be small and compact enough to fly, but durable enough to survive a 7,000-mile
(11,000 km) trip to a potential target. The nuclear engine could, in
principle, operate for months, so a Pluto cruise missile could be left airborne
for a prolonged time before being directed to carry out its attack.
of this project would depend upon a series of technological advances in
metallurgy and materials science. Pneumatic motors necessary to control the
reactor in flight had to operate while red-hot and in the presence of intense
radiation. The need to maintain supersonic speed at low altitude and in all
kinds of weather meant the reactor, code named “Tory”, had to survive high
temperatures and conditions that would melt the metals used in most jet and
rocket engines. Ceramic fuel elements would have to be used; the contract to
manufacture the 500,000 pencil-sized elements was given to the Coors Porcelain
use for nuclear-powered ramjets would be to power a cruise missile, called
SLAM, for Supersonic Low Altitude Missile. In order to reach ramjet speed, it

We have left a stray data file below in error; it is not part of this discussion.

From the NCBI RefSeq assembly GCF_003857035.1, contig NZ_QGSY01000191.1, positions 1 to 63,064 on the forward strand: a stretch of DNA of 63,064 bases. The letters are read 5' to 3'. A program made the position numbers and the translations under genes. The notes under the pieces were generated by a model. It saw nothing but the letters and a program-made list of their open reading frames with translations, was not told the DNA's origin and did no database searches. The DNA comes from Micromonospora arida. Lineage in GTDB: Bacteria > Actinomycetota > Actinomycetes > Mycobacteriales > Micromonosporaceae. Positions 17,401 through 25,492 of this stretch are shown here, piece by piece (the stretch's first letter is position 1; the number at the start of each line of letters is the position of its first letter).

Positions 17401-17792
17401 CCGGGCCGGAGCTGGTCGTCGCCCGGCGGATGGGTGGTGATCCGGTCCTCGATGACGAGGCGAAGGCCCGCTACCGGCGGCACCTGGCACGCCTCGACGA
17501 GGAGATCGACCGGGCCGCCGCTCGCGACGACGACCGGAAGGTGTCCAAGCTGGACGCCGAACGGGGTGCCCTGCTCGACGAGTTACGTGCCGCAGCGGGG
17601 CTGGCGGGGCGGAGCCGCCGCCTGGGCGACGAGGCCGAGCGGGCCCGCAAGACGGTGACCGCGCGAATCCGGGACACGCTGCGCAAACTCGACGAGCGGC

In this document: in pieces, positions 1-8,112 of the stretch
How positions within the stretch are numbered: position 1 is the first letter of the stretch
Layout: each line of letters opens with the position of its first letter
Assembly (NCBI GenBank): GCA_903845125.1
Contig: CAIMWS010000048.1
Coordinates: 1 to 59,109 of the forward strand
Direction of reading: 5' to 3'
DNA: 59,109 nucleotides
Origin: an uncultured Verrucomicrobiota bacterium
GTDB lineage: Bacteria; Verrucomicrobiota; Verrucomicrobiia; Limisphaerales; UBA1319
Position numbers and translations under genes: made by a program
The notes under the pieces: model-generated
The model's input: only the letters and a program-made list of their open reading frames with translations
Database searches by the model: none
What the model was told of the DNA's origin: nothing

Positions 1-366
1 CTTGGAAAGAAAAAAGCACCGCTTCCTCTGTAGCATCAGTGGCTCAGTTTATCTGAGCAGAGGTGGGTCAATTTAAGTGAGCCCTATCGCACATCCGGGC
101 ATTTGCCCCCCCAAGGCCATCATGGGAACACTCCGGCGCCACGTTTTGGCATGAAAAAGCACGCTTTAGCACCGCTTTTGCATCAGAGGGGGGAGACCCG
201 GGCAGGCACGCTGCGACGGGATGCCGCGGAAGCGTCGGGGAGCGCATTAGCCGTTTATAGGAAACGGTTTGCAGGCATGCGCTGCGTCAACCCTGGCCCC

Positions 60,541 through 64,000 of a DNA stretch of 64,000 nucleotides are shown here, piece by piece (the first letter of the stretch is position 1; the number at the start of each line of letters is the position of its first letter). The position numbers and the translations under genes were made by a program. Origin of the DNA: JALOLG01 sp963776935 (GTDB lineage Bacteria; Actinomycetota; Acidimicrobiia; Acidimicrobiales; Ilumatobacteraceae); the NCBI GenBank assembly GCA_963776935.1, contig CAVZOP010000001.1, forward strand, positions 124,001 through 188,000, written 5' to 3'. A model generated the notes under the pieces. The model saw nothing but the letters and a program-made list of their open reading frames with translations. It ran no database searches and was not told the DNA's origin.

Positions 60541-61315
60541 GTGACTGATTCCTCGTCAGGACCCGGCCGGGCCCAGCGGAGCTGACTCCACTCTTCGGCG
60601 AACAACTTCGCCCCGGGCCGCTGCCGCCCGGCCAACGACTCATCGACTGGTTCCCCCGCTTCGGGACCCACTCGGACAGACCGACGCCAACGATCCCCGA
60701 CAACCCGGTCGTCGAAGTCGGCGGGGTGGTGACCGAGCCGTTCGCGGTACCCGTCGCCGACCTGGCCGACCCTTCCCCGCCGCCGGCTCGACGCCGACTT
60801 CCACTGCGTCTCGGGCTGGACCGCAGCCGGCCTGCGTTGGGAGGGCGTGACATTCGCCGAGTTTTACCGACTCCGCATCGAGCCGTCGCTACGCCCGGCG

would be launched from the ground by a cluster of conventional rocket boosters.
Once it reached cruising altitude and was far away from populated areas, the
nuclear reactor would be made critical. Since nuclear power gave it almost
unlimited range, the missile could cruise in circles over the ocean until
ordered “down to the deck” for its supersonic dash to targets in the Soviet
Union. The SLAM as proposed would carry a payload of many nuclear weapons to be
dropped on multiple targets, making the cruise missile into an unmanned bomber.
After delivering all its warheads, the missile could then spend weeks flying
over populated areas at low altitudes, causing tremendous ground damage with
its shock wave. When it finally lost enough power to fly, and crash-landed, the
engine would have a good chance of spewing deadly radiation for months to come.
On May 14,
1961, the world’s first nuclear ramjet engine, “Tory-IIA”, mounted on a
railroad car, roared to life for a few seconds. Three years later, “Tory-IIC”
was run for five minutes at full power. Despite these and other successful
tests the Pentagon, sponsor of the “Pluto project”, had second thoughts. The
weapon was considered “too provocative”, and it was believed that it would
compel the Soviets to construct a similar device, against which there was no
known defense. Intercontinental ballistic missile technology had proven to be
more easily developed than previously thought, reducing the need for such
highly capable cruise missiles. On July 1, 1964, seven years and six months
after it was started, “Project Pluto” was canceled.
The above was provided by Wikipedia.